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Bitcoin Miners Catch a Break as Mining Difficulty Drops for the First Time in 3 Months

Bitcoin miners got a small break on March 3, after the network’s mining difficulty shifted downward for the first time since November 28, 2021. Bitcoin’s...
Photo by Shubham Dhage

Bitcoin miners got a small break on March 3, after the network’s mining difficulty shifted downward for the first time since November 28, 2021. Bitcoin’s hashrate has remained high meandering between 180 to 220 exahash per second (EH/s) over the last week, but the leading crypto asset’s price has shed more than 3% during the last 24 hours.

Bitcoin Difficulty Drops 1.49% at Block Height 725,760

Bitcoin’s hashrate remains high and at the time of writing, the network’s processing power is around 189.56 EH/s or 189,564,917,409,516,800,000 hashes per second (H/s). The hashrate has been coasting along at 180 to 220 EH/s during the last seven days following a small drop in hashpower that took place five days ago.

At that time, estimates expected the mining difficulty to increase by 1.18% to 27.64 trillion. However, the March 3, 2022, difficulty change at block height 725,760, decreased for the first time in months. In fact, the last mining difficulty decrease the network experienced was recorded 96 days ago on November 28, 2021. The decrease on Thursday was a 1.49% change lower bringing the difficulty down to 27.55 trillion.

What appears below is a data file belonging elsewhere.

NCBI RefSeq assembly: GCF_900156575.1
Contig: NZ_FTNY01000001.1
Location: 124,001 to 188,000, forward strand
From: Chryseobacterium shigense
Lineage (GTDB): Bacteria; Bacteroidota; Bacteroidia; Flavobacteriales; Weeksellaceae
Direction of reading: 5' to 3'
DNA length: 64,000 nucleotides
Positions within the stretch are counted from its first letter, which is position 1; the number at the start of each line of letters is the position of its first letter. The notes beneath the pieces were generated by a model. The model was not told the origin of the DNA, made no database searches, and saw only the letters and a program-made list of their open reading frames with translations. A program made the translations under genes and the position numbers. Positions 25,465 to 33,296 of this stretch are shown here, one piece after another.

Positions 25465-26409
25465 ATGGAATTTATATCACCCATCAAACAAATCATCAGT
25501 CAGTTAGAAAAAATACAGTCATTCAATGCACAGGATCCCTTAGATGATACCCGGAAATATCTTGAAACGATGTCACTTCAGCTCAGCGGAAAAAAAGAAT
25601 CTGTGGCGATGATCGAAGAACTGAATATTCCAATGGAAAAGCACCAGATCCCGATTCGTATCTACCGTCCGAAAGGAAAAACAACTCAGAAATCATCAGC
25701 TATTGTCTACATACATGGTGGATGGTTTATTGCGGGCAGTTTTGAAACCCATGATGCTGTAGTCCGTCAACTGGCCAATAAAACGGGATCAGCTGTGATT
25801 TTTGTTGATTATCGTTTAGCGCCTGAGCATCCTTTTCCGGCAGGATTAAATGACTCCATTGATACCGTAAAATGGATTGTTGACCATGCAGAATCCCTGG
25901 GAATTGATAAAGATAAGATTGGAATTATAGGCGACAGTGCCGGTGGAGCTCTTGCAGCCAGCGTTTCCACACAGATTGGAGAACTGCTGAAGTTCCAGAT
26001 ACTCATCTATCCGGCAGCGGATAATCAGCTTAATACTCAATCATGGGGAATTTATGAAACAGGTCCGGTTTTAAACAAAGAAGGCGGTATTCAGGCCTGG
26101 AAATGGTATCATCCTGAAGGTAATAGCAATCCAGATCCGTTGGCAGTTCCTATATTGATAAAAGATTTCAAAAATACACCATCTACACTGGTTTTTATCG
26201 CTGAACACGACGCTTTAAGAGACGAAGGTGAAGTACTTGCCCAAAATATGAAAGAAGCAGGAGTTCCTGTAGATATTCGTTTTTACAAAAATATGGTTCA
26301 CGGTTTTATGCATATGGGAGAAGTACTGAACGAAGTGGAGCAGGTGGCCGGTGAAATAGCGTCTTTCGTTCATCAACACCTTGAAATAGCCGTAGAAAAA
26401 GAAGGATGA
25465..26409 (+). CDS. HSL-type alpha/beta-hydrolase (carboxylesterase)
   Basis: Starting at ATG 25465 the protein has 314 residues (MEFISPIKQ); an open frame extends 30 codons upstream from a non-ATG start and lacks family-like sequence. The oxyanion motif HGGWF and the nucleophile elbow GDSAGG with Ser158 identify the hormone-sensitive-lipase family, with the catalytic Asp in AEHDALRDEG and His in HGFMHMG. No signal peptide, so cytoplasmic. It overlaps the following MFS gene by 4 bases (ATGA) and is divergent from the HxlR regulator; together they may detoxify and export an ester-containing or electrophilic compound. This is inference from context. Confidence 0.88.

While it’s not much of a change, it does make it 1.49% less difficult for a bitcoin miner to find a BTC block subsidy often referred to as a block reward. Prior to the downward shift, the network saw a total of six consecutive mining difficulty increases, which made it much harder for mining participants to find block rewards.

The 1.49% difficulty drop on March 3 is helpful but at the same time, 24-hour statistics show at the time of writing, BTC’s value has lost 3.8% against the U.S. dollar. Bitcoin’s (BTC) current fiat value makes Bitmain’s Antminer S19 Pro (110 TH/s), Microbt’s Whatsminer M30S++ (112 TH/s), and Canaan’s Avalonminer 1246 (90 TH/s) profits drop lower than last week.

The aforementioned mining rigs get $8.24 to $12.75 per day, using current BTC prices and paying $0.12 per kilowatt-hour (kWh) for electricity. Mining devices like Innosilicon’s T2 Turbo+ (32 TH/s) mining rig, Bitmain’s Antminer S11 (20.5 TH/s) are not seeing a profit today, with current BTC prices and paying $0.12 per kWh.

Over the last three days, Foundry USA has been the top mining pool globally with 18.41% of the global hashrate, and roughly 36.49 EH/s of processing power. The U.S. mining operation Foundry USA has been a top miner for weeks on end this year, and the pool has obtained 79 block rewards over the last 72 hours.

The second-largest mining pool over the three-day span is Bitmain’s Antpool with 15.62% of the global hashrate. Antpool has found 67 blocks in 72 hours leveraging 30.95 EH/s of processing power. There are approximately 11 known BTC mining pools today, while unknown hashrate commands 1.64% of the world’s BTC hashpower, with around 3.24 EH/s of SHA256 processing power.

What do you think about Bitcoin’s mining difficulty dropping 1.49% lower? Let us know what you think about this subject in the comments section below.





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